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Tuesday, February 14, 2006


(Music from) The Elder album cover

In 1981 Kiss released 'Songs From The Elder' despite Ace Frehley's pleas to make a rock n' roll record instead. In 'Behind The Make-up' (2001) Producer Bob Ezrin admits to abusing heroin during the recording of the 'The Elder', and that he now believes that Ace Frehley was right.

Yes, and no.

Ace Frehley was right, because the world, then and now, is not ready for a serious album from Kiss. The merchandising, marketing, make-up, pyro, and endless rhyming of 'knees' and 'please' created a monster that could not be un-made.

But the album is very good. If it had been made by a different band, it may be considered a classic instead of a bargain bin inhabitant.

It's a concept record, a fantasy adventure; the classic battle between good and evil, innocence versus corruption. It failed miserably.

I love it. The production is lush. Bob Ezrin on smack is still a force to be reckoned with. Bob even brought in the likes of Lou Reed to help pen some of the tunes.

There are some unfortunate moments. The opening 'fanfare' is particularly weak, and the closing number 'I', an anti-drug anthem, doesn't belong anywhere near the record. The meat of the record is quite good, however. Songs like 'Odyssey', 'Under The Rose', 'Only You', and 'A World Without Heroes' suggest an adult sensibility so alien to Kiss that the knee-jerk reaction in 1981 was a resounding 'huh?'.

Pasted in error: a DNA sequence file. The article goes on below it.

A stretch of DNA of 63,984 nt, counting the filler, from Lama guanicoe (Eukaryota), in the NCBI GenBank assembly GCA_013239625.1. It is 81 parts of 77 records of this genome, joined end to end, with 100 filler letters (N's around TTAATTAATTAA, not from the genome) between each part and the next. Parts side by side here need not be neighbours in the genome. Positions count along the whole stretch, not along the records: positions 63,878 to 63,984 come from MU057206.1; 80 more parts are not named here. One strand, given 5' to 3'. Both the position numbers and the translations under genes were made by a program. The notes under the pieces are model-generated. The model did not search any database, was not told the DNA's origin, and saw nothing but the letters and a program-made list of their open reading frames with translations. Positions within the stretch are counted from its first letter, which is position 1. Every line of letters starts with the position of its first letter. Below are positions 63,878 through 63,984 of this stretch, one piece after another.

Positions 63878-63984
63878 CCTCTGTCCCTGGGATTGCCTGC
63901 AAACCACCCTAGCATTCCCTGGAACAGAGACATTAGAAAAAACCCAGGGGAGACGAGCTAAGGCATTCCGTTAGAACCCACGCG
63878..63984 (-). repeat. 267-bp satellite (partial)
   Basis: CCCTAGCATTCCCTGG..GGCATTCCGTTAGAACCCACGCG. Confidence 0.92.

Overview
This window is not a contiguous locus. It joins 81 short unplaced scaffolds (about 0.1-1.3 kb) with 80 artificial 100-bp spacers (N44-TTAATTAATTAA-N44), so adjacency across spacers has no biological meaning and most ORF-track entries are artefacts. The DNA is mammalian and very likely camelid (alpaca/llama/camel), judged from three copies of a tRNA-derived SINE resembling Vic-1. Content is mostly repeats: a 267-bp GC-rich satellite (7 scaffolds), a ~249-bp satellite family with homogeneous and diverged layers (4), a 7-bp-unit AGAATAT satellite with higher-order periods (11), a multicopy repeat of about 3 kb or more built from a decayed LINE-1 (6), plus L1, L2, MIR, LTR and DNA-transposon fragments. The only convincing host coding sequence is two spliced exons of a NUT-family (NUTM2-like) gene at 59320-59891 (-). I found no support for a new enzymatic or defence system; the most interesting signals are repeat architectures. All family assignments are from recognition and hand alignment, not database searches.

I certainly don't expect anyone to run out and buy this record, though if they did, they'd end up with the re-sequenced reissue, which is even better than the original release. If, however, you have a copy lying dormant these many years, I suggest you bust it out for a fresh listen. You might be surprised.

It always weirds me out when I realize I have a record that I totally forgot I had. The last was Dear You from Jawbreaker. So yeah, I have The Elder on vinyl. Who knew? Can't remember the last time I listened to that. Though, I do have an MP3 of Dark Light.

"Who do you think you're foolin'?"
"...endless rhyming of 'knees' and 'please' created a monster that could not be un-made."

You are the man.
A sociologist back in the the late seventies did a study about the 'Knees and Please' thing, I forget the exact number, but between Gene, Paul, and Ace, there was over 50 instances of that rhyme scheme.
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